Am I the last person to read Gretchen Rubin's The Happiness Project? Maybe. But, I tend to watch as the bandwagon marches by my door.
As a blogger focused on hope and mental health promotion, I've been meaning to read The Happiness Project for a while. Rubin took a year of her life to test-drive various strategies for improving happiness. Each chapter chronicles a month of the year. I'm now in chapter 8, the month of August, during which Rubin focused on spirituality.
In it, Rubin analyzes the three strategies she tried as ways to connect with her spiritual side: reading memoirs of catastrophe, keeping a gratitude notebook, and imitating a spiritual master.
I read memoirs of catastrophe all the time. I'm very drawn to catastrophe - crime dramas, ill-fated family sagas, tragic diagnoses. I think all of my friends and family would agree that I'm already using this strategy to advance my happiness. I am, in fact, the girl who brings up catastrophe at a dinner party because I really, really want to talk about it. No matter that talking about subjects like death makes other people uncomfortable.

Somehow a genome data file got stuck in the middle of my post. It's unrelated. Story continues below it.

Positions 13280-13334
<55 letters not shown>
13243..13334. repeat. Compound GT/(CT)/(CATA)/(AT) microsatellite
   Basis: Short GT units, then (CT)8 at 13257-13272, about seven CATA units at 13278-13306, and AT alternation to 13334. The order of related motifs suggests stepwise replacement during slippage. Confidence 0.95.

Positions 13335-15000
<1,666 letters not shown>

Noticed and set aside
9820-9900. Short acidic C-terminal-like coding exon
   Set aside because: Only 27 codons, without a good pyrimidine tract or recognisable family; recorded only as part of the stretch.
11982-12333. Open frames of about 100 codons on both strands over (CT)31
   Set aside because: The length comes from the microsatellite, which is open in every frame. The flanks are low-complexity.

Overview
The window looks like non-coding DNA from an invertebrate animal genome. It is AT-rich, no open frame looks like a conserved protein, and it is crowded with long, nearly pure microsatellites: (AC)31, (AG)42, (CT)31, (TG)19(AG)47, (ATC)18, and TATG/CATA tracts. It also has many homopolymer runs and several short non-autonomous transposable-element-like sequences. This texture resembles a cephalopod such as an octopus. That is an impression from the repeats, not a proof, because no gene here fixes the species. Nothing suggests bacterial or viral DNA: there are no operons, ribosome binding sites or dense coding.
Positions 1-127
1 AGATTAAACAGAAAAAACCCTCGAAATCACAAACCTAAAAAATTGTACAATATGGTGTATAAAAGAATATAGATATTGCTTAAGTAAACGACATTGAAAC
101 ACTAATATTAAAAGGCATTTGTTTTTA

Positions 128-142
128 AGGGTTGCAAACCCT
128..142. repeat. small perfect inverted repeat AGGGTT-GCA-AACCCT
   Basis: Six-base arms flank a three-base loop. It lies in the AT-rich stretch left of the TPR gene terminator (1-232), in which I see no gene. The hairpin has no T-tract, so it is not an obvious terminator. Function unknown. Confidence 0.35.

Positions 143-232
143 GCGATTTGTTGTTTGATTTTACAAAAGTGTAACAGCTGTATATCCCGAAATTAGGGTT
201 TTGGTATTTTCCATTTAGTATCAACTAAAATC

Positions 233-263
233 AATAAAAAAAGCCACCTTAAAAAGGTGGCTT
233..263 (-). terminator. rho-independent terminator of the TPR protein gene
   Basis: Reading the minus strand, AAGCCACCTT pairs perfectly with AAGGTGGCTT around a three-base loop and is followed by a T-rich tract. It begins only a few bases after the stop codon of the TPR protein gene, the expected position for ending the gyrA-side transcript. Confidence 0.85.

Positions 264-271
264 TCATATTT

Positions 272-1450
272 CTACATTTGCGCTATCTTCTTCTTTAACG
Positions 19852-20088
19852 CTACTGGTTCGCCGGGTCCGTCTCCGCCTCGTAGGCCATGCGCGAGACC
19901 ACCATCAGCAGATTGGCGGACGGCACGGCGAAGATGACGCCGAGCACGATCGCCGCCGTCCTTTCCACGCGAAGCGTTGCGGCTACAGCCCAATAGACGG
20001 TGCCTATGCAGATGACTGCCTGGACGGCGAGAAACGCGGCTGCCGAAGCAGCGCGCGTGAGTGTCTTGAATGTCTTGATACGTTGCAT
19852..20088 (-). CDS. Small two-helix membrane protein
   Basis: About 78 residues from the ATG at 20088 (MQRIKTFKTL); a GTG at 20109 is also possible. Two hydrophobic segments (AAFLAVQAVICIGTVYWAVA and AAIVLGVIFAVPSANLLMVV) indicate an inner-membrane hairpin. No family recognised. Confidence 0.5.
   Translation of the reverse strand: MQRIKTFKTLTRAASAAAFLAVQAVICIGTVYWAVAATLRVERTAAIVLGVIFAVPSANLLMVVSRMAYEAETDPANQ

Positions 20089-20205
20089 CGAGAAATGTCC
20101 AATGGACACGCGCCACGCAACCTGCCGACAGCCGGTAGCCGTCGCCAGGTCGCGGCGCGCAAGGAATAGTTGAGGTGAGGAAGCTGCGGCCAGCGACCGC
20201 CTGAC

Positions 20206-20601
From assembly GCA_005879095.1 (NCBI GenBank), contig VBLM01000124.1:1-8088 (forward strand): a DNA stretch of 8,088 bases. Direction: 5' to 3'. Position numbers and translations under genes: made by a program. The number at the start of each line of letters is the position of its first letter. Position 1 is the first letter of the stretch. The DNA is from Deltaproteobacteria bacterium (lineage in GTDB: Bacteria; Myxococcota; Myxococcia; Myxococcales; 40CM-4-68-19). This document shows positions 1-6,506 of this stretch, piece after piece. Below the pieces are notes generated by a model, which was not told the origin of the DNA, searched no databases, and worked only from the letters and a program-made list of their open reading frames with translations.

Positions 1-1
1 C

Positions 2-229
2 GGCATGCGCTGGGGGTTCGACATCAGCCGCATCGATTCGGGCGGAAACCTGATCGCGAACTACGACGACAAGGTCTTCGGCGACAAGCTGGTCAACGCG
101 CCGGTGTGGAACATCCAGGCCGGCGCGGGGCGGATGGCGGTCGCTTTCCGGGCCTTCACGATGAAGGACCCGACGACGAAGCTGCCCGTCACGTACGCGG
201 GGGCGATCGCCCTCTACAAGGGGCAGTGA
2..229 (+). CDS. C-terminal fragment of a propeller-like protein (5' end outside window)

For someone like me, who is so comfortable contemplating death, loss, or tragedy, Rubin's second strategy - keeping a gratitude notebook - is more of a challenge. Because I'm naturally drawn to, well, negative things, it's harder for me to notice the positive. Sure, part of what I get out of reading about other people's struggles is an appreciation for my good fortune. But, I also have a hard time staying focused on the positive when there is so much negative around me.